This past weekend, the Republican National Committee — a group that is in dire need of racial and ethnic diversity — decided to acknowledge the 58th anniversary of Rosa Parks refusing to give up her seat on an Alabama bus with the following message on Twitter: “Today we remember Rosa Parks’ bold stand and her role in ending racism.”
This would have been a lovely sentiment and perhaps a way to warm a few non-white hearts as well as white ones, if only it were true that racism ended then. Hell, it still hasn’t ended now.
The RNC, after a series of fast and furious tweets, rewrote the tweet to better acknowledge Parks’s role in the civil-rights movement, but in many ways the initial tweet is reflective of how many white Americans view racism.
Whenever matters of race come up, for most white Americans, there is sense of weariness and even exasperation at non-white Americans’ stubborn refusal to go along with the idea that racism is dead. The problem lies in the fact that for many white Americans, racism is a personal matter and since for many of them, neither they nor their friends or loved ones are overtly racist, they see racism as dead. Now, I will freely admit that while personal racism really isn’t dead, it also isn’t nearly the social ill that it once was. However, what has remained virtually unchanged in decades is institutional racism.
Institutional or systemic racism is the insidious form of racism that is woven into the very nature of our political and social structures. It is the racism that sets the default to “white” and anything else as “other.” It is the racism that underlies why blacks, even when equal to whites socioeconomically and educationally, can still expect to die earlier than their white counterparts. Even science and medicine, which for many should be free of bias, is still set on a default setting that sees white as right and focuses on white people’s responses and reactions. For people of color, particularly black Americans, that internal default could shorten your life.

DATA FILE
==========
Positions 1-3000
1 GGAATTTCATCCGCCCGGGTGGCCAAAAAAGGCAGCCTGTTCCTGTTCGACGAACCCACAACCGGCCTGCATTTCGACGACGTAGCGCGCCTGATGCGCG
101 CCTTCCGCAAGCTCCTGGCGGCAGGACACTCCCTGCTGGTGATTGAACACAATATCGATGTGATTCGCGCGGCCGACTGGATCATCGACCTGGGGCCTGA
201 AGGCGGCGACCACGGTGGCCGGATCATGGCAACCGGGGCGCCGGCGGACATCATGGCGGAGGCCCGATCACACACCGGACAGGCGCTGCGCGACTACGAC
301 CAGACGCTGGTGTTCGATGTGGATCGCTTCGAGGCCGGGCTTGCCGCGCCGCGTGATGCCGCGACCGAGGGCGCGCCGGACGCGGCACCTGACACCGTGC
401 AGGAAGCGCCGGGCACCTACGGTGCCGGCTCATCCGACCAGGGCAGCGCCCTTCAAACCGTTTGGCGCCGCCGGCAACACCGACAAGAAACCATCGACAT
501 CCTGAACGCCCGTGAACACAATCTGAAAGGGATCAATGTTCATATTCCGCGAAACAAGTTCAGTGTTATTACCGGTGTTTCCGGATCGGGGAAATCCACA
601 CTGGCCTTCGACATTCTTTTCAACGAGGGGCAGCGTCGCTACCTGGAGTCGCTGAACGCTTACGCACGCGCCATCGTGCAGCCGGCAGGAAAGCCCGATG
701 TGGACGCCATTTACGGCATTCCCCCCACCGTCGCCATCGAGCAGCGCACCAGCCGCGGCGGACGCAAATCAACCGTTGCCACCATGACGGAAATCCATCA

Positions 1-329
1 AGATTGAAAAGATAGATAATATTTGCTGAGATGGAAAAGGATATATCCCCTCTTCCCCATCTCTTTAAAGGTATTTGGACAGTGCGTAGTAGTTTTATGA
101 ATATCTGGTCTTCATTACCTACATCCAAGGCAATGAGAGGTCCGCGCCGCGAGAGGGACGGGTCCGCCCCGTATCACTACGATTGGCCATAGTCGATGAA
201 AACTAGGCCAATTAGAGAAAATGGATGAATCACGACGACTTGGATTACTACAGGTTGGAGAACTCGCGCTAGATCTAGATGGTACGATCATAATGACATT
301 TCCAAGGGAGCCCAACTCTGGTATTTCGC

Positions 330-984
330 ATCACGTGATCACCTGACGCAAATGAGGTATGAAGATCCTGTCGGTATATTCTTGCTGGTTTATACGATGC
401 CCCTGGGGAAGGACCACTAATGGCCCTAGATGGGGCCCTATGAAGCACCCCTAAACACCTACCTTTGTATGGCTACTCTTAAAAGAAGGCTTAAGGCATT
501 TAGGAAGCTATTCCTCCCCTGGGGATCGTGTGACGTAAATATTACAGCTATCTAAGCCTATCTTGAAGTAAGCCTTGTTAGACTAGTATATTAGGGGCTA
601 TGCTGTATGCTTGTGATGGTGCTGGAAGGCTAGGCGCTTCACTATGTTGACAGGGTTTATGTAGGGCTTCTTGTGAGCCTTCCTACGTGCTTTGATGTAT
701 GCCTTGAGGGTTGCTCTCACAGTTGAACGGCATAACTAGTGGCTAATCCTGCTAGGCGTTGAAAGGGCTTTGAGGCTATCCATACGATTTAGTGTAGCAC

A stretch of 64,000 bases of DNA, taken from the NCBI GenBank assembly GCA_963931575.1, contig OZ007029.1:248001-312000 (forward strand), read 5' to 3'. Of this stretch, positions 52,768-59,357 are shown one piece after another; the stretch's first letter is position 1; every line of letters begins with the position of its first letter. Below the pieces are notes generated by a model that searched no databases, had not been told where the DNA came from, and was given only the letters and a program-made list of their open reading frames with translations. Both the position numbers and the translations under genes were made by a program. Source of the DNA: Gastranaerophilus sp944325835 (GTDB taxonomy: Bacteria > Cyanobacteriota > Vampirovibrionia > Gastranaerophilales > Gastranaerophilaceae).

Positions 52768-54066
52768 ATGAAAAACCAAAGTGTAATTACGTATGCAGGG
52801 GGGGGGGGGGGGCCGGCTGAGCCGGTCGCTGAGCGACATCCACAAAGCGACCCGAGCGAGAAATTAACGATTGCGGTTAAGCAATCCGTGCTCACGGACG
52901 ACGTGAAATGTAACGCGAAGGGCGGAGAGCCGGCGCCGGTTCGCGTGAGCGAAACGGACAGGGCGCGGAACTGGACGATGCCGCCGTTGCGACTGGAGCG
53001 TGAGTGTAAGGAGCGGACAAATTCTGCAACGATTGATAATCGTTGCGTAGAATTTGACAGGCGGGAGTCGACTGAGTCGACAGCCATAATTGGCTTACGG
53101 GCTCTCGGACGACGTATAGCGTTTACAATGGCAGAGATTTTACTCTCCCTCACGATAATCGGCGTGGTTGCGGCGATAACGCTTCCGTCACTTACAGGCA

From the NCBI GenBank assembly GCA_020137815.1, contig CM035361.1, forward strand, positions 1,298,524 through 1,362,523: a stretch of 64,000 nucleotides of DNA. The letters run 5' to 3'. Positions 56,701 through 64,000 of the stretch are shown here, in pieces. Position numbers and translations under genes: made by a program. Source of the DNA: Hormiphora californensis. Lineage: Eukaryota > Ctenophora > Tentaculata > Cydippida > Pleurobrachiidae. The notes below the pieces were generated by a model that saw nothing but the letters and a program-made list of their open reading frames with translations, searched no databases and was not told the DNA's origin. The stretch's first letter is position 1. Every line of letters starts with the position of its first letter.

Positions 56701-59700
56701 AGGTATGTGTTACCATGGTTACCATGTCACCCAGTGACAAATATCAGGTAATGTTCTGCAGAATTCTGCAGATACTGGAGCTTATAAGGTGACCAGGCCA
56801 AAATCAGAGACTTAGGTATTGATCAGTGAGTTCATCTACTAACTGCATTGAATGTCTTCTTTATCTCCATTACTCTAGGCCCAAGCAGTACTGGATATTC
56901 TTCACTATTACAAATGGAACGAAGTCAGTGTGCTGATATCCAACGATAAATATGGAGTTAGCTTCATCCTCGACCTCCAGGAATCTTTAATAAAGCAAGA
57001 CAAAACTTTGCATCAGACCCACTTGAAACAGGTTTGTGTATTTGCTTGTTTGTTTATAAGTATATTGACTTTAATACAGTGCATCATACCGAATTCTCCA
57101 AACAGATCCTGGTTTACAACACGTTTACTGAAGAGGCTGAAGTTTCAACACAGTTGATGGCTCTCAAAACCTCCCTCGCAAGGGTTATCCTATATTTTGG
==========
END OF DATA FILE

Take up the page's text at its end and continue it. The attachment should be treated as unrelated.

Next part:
Institutional racism creates disparities in crime and punishment as well, creating a system where a higher percentage of blacks reside in penal institutions than whites, in some cases because the sentencing guidelines themselves created an unequal system. Crack versus coke, anyone? From the late ’80s on, blacks were jailed at higher rates for possession of crack cocaine than whites were for powdered cocaine. Also, studies have shown that when people of color and whites commit the same or similar crimes in general, the white perpetrators get significantly lesser punishment.
When we only look at personal racism and then declare our society to be free of racism, we deny the role history continues to play in current-day America. Blacks on average have less personal wealth than whites, for example, in large part because people in black areas pay more for everything and earn less than comparable whites on average. Sure, we have Obama and Oprah, but a few exceptional exceptions does not mean all people of color have the same opportunities. That would be like assuming all whites can be Warren Buffett, which we know is not true.